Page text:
Healthy Sakura | Health, Life Work... and all that | Professionelle

By Galia BarHava-Monteith

Healthy Sakure

For the last two years I have been dealing with a life-threatening disease.  I have written about it on a few occasions and had wonderful feedback from the Professionelle community.  I deeply appreciate that feedback and have found it extremely helpful and encouraging in some of my darkest moments.

Now that I’m seeing the tail end of this enormous battle, I felt it was time to repay your kindness by sharing with you what I did to stay sane, regain my health and continue to build my personal and professional life whilst undergoing rigorous treatments.  To be honest, I’d really rather just move on and not think back to some of these dark times, but I do feel it is my obligation to do because I know so many women deal with health issues on a regular basis, and if I can, in a small way, encourage us all to share our stories and coping mechanisms, that would be a really GOOD thing – and I am all about finding the good in everything.

Where am I now?

I am now almost cleared of all medications.  We recently went to stay with friends on Waiheke Island and we all joked at how when we went about a year ago I travelled with an A4 size box full of meds!  I can’t tell you how wonderful it is to only take pills once a week instead of many, many times each day.  I can now sleep properly, I have my energy back, and I am almost back down to my original size.  Drugs save lives but they also take a huge toll – and that is part of the battle of dealing with chronic, long term diseases and conditions.

Biomedical care

Indeed, my number one advice is to make sure you get the best medical care possible. Get second opinions, by all means, and ask lots of questions and challenge the doctors. But you must also remember that ‘traditional’ medicine or the biomedical model, does indeed save lives. Had I not taken those awful drugs I wouldn’t be writing this today, two years and 3 months after my diagnosis. It is extremely important for us to understand that science and medicine is the first point of call for dealing with serious health issues.  I was diagnosed early in the first and final stage of Churg Strauss Vasculitis. I was treated aggressively and efficiently with both chemotherapy and steroid therapy, and because of this swift action, I didn’t suffer organ damage and now I can hopefully look at a life free of medications!  Without the medical model I would not be here.

Nonetheless, to cope with the biomedical cures and medications which were in themselves really harsh I used many and varied techniques including complementary approaches.  Looking back I can now pinpoint the things that made the most difference to my recovery. These are my hard won insights that I will take along with me for the rest of my life and I do hope I’ll never again have to use them to deal with something as terrible as this. So here goes:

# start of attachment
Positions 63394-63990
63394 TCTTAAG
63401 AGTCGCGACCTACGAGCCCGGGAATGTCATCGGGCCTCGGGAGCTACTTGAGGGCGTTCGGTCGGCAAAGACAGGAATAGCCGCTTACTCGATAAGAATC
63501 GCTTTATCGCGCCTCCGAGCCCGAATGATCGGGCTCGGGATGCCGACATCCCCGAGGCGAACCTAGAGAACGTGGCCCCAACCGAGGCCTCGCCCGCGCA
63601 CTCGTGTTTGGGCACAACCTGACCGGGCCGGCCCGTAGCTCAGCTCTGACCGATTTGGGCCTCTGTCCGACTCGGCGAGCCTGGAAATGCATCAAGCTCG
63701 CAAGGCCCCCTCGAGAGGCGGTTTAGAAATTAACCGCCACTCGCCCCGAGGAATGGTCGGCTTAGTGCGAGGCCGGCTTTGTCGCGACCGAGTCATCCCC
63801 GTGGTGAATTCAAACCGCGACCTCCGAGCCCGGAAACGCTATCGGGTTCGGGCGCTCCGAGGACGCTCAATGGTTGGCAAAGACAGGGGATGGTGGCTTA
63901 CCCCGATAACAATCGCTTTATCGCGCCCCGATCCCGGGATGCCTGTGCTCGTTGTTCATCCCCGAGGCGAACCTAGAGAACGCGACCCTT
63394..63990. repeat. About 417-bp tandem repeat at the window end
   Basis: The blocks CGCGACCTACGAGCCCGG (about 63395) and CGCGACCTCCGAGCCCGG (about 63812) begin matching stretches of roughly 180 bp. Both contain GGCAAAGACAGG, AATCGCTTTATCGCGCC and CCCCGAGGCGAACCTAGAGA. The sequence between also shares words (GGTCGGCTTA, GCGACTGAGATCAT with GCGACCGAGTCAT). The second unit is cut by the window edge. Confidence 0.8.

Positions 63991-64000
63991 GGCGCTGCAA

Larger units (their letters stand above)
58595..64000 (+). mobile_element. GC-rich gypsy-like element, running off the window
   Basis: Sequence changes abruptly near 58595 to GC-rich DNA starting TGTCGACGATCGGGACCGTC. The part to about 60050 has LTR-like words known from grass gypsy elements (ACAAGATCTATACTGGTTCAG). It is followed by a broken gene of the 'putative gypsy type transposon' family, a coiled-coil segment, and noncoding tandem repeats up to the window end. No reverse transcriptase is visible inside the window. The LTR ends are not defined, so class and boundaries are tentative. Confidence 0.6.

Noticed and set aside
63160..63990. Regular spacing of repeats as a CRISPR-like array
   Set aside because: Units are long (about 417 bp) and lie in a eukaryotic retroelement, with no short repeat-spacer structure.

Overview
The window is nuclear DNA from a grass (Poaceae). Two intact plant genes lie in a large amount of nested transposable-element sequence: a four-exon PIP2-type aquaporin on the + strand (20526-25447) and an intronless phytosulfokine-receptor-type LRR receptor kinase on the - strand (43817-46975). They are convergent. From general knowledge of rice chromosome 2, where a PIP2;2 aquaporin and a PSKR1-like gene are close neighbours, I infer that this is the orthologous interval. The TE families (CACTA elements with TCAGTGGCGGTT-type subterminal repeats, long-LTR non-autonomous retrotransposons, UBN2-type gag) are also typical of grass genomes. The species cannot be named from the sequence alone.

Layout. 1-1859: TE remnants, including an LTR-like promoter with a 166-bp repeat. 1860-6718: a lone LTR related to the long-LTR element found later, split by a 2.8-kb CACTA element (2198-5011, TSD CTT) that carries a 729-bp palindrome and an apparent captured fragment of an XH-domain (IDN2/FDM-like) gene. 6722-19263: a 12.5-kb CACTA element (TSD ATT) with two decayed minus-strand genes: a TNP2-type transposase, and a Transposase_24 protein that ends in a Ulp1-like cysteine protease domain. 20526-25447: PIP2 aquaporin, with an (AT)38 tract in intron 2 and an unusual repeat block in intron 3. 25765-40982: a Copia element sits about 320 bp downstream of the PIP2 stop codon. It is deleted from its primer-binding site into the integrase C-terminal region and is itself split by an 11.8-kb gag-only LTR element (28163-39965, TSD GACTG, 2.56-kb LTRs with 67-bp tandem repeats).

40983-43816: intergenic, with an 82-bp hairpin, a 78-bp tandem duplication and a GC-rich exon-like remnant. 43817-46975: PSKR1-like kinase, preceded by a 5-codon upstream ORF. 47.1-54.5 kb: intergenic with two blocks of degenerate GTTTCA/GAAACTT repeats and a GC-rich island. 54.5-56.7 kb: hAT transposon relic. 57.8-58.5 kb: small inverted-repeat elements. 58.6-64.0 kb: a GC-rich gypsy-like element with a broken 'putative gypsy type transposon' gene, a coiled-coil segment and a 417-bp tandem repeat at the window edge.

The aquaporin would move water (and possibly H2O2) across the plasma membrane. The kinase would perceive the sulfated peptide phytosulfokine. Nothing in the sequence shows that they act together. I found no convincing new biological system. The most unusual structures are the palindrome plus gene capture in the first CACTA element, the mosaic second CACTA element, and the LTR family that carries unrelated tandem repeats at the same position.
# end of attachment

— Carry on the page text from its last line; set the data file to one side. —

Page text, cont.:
Staying fit!

As I write to you now I am sitting here in my gym clothes after quite a full on gym session. While I am still on chemo drugs, I am really fit and feel really strong.  One of the most insidious feelings I had to deal with for the first twelve months was feeling weak. I have always been a physically strong woman which is something that has always been integral to my sense of self and confidence.  Losing it was devastating.

I resolved to keep up with my yoga, walking, and aqua jogging throughout the entire period – including weeks where I underwent chemo.  My yoga was of the restorative variety with the wonderful Melody Bachelor of Herne Bay Yoga.  Just doing the little I did meant that the moment I could do more I was able to get into it because I’d kept up a modicum of flexibility and ‘yoga state of mind’.

The aqua jogging was a great way to be with my wonderful girlfriends and get some gentle exercise. It was also really helpful with the needles as there was a time my veins refused to cooperate with the needles, which I assure you, was really distressing.

Exercising is my number one tip: make sure it is at an appropriate level of exertion for your health, as overdoing it presents a whole lot of risks, but keep doing it.  The benefits are numerous and, most importantly for me, exercise helped me fend off some of the darkest demons of dealing with serious health issues, such as depression, lack of sleep, and the insidious aches and pains following treatments.

Finding your spot on the continuum of being well and being sick

That is probably the hardest and most important thing I had to do on an ongoing basis and still, reassess it continually.  Let me explain. I see health and sickness as a continuum especially when it comes to my or anyone’s state of mind. At one extreme you perceive yourself to be a healthy person and you push on no matter what.  At the other extreme you see yourself as a sick person, and so you drop out of life, dedicating yourself to dealing with your sickness and the treatments.

For professional women, it is very tempting to be at the healthy extreme.  I never looked THAT sick, and the physical changes were mainly due to the meds, but I also knew that if I ignored the sickness and what my body was going through, I could jeopardise my long term prognosis.  On the other hand, I certainly wasn’t prepared to give everything up and just be *sick*.  So I walked a tight rope. I kept working, but rested the moment I felt I was getting tired.  Most of the time I got it right but sometimes I did overdo it and had to re-calibrate.

Saying no and saying yes